Eskom desperately needs another 4 to 6GW of additional capacity – new power plants, in other words – to shoulder the burden of providing electricity to the country while it conducts maintenance.

But thanks to the Department of Mineral Resources and Energy (DMRE) slow-walking the rollout of renewables, those are, at best, two years away.

“Maintenance is not a solution to meaningfully shift the dial on loadshedding…” analyst Peter Attard Montalto of Intellidex wrote in a recent briefing note to clients. “Eskom’s strategy of doing just enough to try and stabilise the system whilst not exacerbating loadshedding is the correct one given the age of the fleet and historic lack of maintenance as well as financial constraints.”

In the absence of the 4 to 6GW of additional capacity, Eskom is pressing ahead with their strategy anyway.

“The uncertainty of the plan must be clearly communicated and understood by all stakeholders including government and the public,” Eskom officials warned Parliament in late August.

“The plan is ‘tight’ and any significant outage slips” – where maintenance runs over schedule – “will have a knock-on effect that will influence the plan from that point forward.”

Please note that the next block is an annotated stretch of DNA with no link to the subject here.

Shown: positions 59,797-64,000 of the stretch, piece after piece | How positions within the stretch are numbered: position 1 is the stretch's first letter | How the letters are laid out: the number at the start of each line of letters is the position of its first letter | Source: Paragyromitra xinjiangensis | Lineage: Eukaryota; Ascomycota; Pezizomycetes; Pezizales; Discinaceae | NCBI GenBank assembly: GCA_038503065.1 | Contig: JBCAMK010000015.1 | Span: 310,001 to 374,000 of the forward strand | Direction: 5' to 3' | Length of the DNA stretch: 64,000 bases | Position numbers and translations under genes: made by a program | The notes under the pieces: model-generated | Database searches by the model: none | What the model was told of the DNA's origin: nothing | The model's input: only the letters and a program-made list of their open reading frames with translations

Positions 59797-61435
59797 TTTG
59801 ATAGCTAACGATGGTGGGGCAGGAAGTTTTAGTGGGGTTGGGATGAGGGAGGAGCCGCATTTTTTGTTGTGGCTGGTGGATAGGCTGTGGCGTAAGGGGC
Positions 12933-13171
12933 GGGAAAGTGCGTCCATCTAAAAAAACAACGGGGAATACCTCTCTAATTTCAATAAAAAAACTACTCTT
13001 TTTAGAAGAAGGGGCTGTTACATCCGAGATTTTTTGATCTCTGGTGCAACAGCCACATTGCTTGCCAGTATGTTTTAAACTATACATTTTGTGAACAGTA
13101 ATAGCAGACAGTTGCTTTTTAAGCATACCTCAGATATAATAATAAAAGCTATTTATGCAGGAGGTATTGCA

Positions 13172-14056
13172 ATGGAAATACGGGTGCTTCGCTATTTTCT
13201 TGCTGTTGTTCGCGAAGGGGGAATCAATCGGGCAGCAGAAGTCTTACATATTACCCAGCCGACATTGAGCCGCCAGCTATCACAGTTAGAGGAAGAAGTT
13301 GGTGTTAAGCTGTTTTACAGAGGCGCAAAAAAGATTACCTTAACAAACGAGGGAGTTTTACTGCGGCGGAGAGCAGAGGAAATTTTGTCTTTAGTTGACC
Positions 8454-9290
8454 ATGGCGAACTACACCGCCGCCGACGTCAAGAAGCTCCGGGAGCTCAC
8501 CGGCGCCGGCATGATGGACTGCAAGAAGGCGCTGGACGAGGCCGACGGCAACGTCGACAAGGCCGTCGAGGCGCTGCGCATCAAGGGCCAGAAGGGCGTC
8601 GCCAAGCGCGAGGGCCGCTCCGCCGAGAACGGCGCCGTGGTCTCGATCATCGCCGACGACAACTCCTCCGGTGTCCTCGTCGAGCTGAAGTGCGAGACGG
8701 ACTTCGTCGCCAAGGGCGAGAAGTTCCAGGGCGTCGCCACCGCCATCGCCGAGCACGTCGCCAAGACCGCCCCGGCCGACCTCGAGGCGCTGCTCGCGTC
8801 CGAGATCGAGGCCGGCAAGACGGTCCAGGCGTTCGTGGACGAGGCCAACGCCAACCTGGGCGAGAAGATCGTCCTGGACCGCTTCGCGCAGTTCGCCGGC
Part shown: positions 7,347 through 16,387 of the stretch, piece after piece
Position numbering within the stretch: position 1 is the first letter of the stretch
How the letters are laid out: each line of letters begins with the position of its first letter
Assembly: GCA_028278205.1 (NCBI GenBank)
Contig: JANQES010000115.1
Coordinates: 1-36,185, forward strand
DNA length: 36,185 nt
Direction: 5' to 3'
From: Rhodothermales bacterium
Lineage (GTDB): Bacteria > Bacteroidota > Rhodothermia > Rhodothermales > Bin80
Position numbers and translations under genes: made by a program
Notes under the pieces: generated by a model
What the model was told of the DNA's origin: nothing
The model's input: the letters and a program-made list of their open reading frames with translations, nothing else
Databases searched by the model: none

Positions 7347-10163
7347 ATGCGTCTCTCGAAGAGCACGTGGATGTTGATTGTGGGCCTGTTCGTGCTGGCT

To give the plan the best chance of success, Eskom built in a bigger buffer zone for breakdowns, assuming that 13 of the system’s 49 GW would be lost to breakdowns at any one time, up from the previous assumption of 10GW.

Eskom assured Parliament that if this new base-case scenario materialised, there should be no loadshedding in the upcoming months of September and October.

Instead, September would deliver 25 days of loadshedding and October 27 days of up to stage 6 loadshedding.


Coal part 3 GRAPHIC 3

When we interviewed De Ruyter back in July, his Reliability Maintenance strategy seemed to have the support of government. But an energy crisis years in the making was not going to be solved overnight. And as loadshedding intensified, so too did calls for De Ruyter’s head.

Marching orders

“This is not about any political instruction, this is about what the country needs,” public enterprises minister Pravin Gordhan told journalists on a Friday afternoon in late September.

What the country needed, in government’s view, was to end loadshedding and restore Eskom’s aging fleet to 75% EAF, far more than the 66% in De Ruyter’s already ambitious plan.

“[I]f experts tell me and others that it is possible to get there, then every effort must be made … to reach as close to 75% … as is possible,” Gordhan said.

Government has a long and inglorious history of setting unrealistic EAF targets for Eskom. The 2019 Integrated Resource Plan – the country’s official energy roadmap – is based on the flawed assumption that Eskom’s fleet would perform at 75%.

“I think privately many engineers in Eskom were shaking their heads at this,” De Ruyter told us when we asked him about the 75% figure. “[But] this was the answer that government wanted, and therefore that was the answer that government got.”